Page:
Navico NASA moves tech support to the cloud
Marine electronics tech support is a ritual I’m all too familiar with. Dial the phone, wade through the metaphorical press one for yes, two for no and wait until the tech picks up. For the average boater this can quickly turn into a button pushing slog with unsatisfactory results. Tech: “What version of software are you running?” Boater: I don’t know, where do I find it?” Tech: “Go to the System tab.” Boater: “Where’s the system tab?” Tech: “It’s in Settings.” Boater: “Where’s Settings?” I won’t belabor this but sometimes it takes a lot of patience to provide tech support with the information they need to help you. This is now changing for the better with Navico’s new cloud-based Network Analyzer Service Assistant (NASA) software. It’s the most significant use of the Internet by a MFD to date, I think, and the high-tech aspect of the NASA acronym isn’t lost on me either.
Simrad announced the Network Analyzer Service Assistant feature in June, Lowrance purportedly improved its version of NASA with the August HDS Gen3 update, and it was also included in the recent B&G Zeus2 update.
To write thoroughly about this unique system I was given access to Navico’s NASA report decoder so I could see the service side of files I sent from local boats. It’s an impressive suite of software. From the boater’s viewpoint it’s simple to use. You can send the report directly to Navico technical support using GoFree, or use a micro SD card to store the report and email the file to them. More on this later. To create a report you go to Settings/System/About and you will see Create Report at the bottom of the page. As just noted, this feature is currently available for almost all Navico MFD products that can use their GoFree Shop.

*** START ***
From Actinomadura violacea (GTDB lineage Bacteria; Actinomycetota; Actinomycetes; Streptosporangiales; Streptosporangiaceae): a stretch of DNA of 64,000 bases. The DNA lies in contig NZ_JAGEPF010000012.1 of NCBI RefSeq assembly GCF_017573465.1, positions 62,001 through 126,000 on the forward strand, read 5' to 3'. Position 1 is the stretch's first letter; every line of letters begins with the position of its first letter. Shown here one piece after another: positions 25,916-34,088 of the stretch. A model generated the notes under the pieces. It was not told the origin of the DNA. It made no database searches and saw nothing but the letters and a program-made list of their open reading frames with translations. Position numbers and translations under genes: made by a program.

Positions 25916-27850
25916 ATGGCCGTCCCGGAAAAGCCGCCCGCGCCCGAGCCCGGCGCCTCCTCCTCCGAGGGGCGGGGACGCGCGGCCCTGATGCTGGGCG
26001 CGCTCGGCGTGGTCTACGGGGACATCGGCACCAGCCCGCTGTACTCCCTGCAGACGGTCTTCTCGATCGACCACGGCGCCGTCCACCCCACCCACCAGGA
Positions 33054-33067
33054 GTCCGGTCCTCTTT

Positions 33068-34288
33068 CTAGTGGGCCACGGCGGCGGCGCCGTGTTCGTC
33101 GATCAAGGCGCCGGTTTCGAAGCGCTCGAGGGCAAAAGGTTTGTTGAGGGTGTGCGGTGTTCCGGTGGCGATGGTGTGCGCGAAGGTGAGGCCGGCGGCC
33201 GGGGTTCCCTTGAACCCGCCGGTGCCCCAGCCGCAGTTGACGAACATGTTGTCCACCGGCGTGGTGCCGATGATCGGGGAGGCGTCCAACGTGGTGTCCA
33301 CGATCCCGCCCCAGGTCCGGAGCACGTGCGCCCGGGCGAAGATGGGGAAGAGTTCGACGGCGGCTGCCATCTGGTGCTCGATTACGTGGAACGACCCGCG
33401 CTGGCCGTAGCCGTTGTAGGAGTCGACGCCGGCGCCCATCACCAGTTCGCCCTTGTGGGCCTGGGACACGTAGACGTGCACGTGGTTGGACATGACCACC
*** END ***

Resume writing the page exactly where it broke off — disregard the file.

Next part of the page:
The NASA report is a comprehensive picture of everything connected to your system, its configuration, status and settings. Connected NMEA 2000 devices are there with information like software versions, and model numbers. The data also includes user settings for devices such as radars and sonars along with diagnostic logs, internal temperatures, alarms, error reports and much more. In fact the data is so complete a Navico technician can create an exact virtual copy of your system all the way down to the current backlighting settings and depth contour shading levels at their work station. This enables the tech support department to see everything you see on your own system while he interacts with you.
When I said the file holds everything about your system, that wasn’t completely true. Navico is sensitive to both privacy and security issues and the file has very limited personal information. You need to input your email address and country as a minimum. Your phone number and case number are optional but it will be helpful for the support team to have it. You use a pull down menu to select what part of your system is having a problem like an autopilot, and there is a place where you add some notes about your problem.
What the report specifically doesn’t collect is your waypoint, route, trip and track data nor does it log any NMEA data. It does know how many waypoints, routes, tracks and trips you have stored and the amount of memory they use, but not what or where they are. I’ve verified this by grinding through the raw data files. The report also knows the vessel position where the report was generated if available. This is used with a geo-fencing tool to assist the service department in identifying local technicians if needed.